Enrollment jumps at MV Whisman
Enrollment is up substantially this fall at local elementary and middle schools. Officials speculate that the marked — and unanticipated — rise is due, in part, to an influx of military families moving into Moffett Field housing, as well as fewer fifth-graders than usual leaving the district.
The Mountain View Whisman district has 170 more students than it did last year, about three times more than expected, according to Stephanie Totter, assistant superintendent. The district had anticipated an additional 40 to 60 students, Totter said.
This year 222 students from military families will attend local schools.
Rebecca Murga, a representative of the 63rd Regional Support Command at Moffett Field, said she was not permitted to give exact numbers of military families living on base or in other military housing.
However, Murga said, the 63rd is a relatively new. It was created in September 2008 when two smaller commands merged and the command's headquarters was moved to Moffett Field.
Totter said that the elementary schools may have been able to absorb the growth better than the middle schools because the district recently increased its student-teacher ratio in kindergarten, first-, second- and third-grade classrooms. This year, in an effort to address budgetary issues, it rose from 20-1 to 25-1.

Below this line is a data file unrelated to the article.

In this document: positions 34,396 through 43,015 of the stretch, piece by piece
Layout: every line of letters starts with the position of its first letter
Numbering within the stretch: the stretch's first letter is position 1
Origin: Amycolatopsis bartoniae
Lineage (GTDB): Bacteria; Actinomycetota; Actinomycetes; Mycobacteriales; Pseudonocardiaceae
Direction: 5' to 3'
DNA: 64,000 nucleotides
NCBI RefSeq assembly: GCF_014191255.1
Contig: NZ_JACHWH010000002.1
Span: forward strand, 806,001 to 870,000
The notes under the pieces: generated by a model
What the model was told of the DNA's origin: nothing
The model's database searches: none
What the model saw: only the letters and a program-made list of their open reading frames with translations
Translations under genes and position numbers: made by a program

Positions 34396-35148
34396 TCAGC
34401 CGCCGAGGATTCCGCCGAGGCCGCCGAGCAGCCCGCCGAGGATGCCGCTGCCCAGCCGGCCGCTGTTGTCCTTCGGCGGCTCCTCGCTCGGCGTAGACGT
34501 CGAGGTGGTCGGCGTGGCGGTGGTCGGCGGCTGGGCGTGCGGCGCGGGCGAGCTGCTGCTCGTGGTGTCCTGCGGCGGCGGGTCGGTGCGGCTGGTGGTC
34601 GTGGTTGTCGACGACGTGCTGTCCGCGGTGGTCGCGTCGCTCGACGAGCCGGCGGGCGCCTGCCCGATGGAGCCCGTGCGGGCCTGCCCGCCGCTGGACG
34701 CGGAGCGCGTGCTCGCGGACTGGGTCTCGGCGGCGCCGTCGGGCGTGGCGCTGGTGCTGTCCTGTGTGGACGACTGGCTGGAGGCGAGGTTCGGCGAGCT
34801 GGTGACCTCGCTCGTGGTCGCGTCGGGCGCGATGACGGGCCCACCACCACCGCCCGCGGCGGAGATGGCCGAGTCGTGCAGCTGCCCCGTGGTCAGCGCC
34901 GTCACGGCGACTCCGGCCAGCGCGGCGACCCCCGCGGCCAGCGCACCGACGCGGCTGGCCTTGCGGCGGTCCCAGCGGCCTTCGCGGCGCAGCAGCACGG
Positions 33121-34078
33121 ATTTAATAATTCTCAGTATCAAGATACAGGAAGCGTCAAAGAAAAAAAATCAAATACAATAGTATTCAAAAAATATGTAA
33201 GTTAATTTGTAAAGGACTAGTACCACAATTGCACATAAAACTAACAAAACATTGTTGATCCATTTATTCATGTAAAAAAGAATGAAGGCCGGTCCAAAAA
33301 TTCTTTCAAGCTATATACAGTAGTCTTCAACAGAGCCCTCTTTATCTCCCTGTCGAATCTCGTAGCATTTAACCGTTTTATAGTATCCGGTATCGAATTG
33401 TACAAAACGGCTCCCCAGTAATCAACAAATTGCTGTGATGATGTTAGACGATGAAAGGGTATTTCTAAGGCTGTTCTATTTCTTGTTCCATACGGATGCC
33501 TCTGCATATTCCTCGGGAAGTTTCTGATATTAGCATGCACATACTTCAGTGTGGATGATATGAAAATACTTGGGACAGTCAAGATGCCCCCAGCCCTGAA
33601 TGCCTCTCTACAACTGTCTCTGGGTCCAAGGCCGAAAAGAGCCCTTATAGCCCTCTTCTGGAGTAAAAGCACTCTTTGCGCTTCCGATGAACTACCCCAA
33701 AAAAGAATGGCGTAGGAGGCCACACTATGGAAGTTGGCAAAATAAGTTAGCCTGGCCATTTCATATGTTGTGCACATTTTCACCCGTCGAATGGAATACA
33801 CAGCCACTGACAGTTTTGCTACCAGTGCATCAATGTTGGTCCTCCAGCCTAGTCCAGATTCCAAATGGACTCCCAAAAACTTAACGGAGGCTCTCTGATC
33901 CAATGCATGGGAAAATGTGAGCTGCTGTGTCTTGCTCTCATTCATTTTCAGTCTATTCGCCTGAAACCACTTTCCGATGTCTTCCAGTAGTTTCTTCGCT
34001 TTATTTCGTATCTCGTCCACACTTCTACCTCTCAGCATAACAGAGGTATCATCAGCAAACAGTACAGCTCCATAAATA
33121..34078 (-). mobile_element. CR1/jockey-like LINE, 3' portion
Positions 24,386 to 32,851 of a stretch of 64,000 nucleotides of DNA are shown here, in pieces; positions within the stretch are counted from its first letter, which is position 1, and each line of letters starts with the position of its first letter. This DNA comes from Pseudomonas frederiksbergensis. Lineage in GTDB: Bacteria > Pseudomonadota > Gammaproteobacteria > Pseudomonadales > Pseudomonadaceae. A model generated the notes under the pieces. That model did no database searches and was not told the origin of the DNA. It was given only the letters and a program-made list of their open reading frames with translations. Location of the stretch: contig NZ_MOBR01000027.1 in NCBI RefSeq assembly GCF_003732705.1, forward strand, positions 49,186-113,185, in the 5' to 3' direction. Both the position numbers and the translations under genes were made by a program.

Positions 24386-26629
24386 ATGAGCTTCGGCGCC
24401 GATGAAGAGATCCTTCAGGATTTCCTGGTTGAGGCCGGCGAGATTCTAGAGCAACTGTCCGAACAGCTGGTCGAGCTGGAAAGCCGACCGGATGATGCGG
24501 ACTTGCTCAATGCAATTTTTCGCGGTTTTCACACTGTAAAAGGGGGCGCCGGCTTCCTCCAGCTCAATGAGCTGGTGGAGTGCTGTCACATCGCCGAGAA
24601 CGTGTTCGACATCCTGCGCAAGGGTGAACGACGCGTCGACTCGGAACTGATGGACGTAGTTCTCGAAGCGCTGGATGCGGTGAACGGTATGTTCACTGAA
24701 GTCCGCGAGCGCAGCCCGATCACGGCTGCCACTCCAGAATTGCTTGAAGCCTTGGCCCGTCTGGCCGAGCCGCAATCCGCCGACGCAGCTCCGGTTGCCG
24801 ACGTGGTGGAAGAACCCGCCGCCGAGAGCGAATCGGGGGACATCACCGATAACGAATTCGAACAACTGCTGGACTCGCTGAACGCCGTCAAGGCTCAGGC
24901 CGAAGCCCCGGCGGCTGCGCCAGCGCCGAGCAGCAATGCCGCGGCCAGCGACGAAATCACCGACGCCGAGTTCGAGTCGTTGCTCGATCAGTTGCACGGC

Yet, because of the unexpected growth, classrooms across the district have exceeded even those increased target ratios.
For teachers, Totter said, that means a bit more planning will be required. For students, it means they may get less one-on-one time with instructors.
It's not a cause for alarm, Totter said. Most of the district's bigger classes are only two or three students over their target student-teacher ratio.
"For some students there may not be a negative or a positive impact," Totter said, noting that some might say the larger the class, the lower the chance that individual students' needs will be met. "There is some research that suggests a smaller class size doesn't necessarily guarantee success of every child."
So far this year, the district has hired two new full time elementary teachers — one at Huff and a dual immersion instructor at Castro. At Crittenden and Graham, administrators have worked to rearrange the master schedules to ensure students are spread as evenly as possible throughout the schools. That way, Totter said, if there is a class that exceeds its targeted student-teacher ratio, it won't be by much.
Next year, she said, the district expects to hire more middle school instructors to keep up with the growing student body.